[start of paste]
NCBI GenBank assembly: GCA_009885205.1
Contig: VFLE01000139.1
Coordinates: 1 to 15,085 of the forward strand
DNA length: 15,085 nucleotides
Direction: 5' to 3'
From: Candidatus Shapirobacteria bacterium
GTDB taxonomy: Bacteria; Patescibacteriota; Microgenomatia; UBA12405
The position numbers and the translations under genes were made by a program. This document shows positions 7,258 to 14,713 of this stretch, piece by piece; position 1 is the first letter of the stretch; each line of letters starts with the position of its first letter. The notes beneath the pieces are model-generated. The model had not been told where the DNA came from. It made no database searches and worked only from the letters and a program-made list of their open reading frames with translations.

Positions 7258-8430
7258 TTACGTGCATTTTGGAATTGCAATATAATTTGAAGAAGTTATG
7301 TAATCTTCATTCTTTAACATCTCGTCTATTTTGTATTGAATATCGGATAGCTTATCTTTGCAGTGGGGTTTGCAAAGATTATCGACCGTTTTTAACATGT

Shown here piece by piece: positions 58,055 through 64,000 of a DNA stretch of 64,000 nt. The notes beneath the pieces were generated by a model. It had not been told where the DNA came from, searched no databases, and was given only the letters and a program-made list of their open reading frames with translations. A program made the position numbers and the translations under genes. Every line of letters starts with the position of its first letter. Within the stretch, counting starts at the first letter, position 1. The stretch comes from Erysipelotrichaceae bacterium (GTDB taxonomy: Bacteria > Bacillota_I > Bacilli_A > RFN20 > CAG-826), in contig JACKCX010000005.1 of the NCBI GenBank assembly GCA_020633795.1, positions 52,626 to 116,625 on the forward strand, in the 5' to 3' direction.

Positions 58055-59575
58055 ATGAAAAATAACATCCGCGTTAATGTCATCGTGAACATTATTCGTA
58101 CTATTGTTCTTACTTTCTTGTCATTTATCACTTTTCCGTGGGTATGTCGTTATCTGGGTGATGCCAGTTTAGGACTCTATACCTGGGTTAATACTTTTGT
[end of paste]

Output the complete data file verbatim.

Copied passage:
NCBI GenBank assembly: GCA_009885205.1
Contig: VFLE01000139.1
Coordinates: 1 to 15,085 of the forward strand
DNA length: 15,085 nucleotides
Direction: 5' to 3'
From: Candidatus Shapirobacteria bacterium
GTDB taxonomy: Bacteria; Patescibacteriota; Microgenomatia; UBA12405
The position numbers and the translations under genes were made by a program. This document shows positions 7,258 to 14,713 of this stretch, piece by piece; position 1 is the first letter of the stretch; each line of letters starts with the position of its first letter. The notes beneath the pieces are model-generated. The model had not been told where the DNA came from. It made no database searches and worked only from the letters and a program-made list of their open reading frames with translations.

Positions 7258-8430
7258 TTACGTGCATTTTGGAATTGCAATATAATTTGAAGAAGTTATG
7301 TAATCTTCATTCTTTAACATCTCGTCTATTTTGTATTGAATATCGGATAGCTTATCTTTGCAGTGGGGTTTGCAAAGATTATCGACCGTTTTTAACATGT

Shown here piece by piece: positions 58,055 through 64,000 of a DNA stretch of 64,000 nt. The notes beneath the pieces were generated by a model. It had not been told where the DNA came from, searched no databases, and was given only the letters and a program-made list of their open reading frames with translations. A program made the position numbers and the translations under genes. Every line of letters starts with the position of its first letter. Within the stretch, counting starts at the first letter, position 1. The stretch comes from Erysipelotrichaceae bacterium (GTDB taxonomy: Bacteria > Bacillota_I > Bacilli_A > RFN20 > CAG-826), in contig JACKCX010000005.1 of the NCBI GenBank assembly GCA_020633795.1, positions 52,626 to 116,625 on the forward strand, in the 5' to 3' direction.

Positions 58055-59575
58055 ATGAAAAATAACATCCGCGTTAATGTCATCGTGAACATTATTCGTA
58101 CTATTGTTCTTACTTTCTTGTCATTTATCACTTTTCCGTGGGTATGTCGTTATCTGGGTGATGCCAGTTTAGGACTCTATACCTGGGTTAATACTTTTGT